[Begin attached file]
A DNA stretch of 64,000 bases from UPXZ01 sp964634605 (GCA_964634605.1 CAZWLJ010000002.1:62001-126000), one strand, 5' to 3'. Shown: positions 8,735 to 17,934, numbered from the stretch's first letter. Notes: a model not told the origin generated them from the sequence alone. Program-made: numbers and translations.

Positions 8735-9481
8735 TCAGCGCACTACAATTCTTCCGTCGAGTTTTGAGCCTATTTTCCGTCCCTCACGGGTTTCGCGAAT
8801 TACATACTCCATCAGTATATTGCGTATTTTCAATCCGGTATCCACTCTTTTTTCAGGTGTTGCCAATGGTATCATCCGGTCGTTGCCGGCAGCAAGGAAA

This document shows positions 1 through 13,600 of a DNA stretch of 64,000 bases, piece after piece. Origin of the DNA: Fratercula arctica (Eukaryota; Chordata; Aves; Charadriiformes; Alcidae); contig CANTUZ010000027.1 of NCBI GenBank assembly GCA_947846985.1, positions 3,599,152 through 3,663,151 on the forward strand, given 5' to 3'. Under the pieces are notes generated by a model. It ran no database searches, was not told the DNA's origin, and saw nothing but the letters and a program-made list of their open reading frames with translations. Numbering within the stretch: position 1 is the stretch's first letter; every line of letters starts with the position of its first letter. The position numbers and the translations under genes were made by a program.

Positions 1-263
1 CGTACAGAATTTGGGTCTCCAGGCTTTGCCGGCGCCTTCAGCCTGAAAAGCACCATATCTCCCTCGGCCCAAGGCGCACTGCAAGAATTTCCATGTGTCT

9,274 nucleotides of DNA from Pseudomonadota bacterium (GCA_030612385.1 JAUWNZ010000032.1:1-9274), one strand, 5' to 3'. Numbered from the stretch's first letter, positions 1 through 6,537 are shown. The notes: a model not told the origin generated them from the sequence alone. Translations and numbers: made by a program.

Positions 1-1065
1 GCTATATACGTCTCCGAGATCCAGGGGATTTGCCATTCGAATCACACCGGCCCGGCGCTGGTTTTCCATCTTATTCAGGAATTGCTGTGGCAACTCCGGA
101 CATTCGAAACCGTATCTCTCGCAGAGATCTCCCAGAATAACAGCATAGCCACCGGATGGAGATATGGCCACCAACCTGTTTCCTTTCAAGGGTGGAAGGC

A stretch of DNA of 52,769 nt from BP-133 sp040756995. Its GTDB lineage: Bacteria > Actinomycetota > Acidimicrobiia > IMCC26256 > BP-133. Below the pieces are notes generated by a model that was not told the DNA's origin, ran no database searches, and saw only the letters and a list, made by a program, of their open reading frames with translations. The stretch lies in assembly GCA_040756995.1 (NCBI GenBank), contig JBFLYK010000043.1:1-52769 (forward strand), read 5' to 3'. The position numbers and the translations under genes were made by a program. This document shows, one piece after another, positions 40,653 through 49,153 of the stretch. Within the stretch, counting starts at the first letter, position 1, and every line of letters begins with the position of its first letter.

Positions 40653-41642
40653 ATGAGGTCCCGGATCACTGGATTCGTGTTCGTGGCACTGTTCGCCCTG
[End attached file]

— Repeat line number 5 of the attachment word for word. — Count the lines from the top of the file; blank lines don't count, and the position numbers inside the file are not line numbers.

This document shows positions 1 through 13,600 of a DNA stretch of 64,000 bases, piece after piece. Origin of the DNA: Fratercula arctica (Eukaryota; Chordata; Aves; Charadriiformes; Alcidae); contig CANTUZ010000027.1 of NCBI GenBank assembly GCA_947846985.1, positions 3,599,152 through 3,663,151 on the forward strand, given 5' to 3'. Under the pieces are notes generated by a model. It ran no database searches, was not told the DNA's origin, and saw nothing but the letters and a program-made list of their open reading frames with translations. Numbering within the stretch: position 1 is the stretch's first letter; every line of letters starts with the position of its first letter. The position numbers and the translations under genes were made by a program.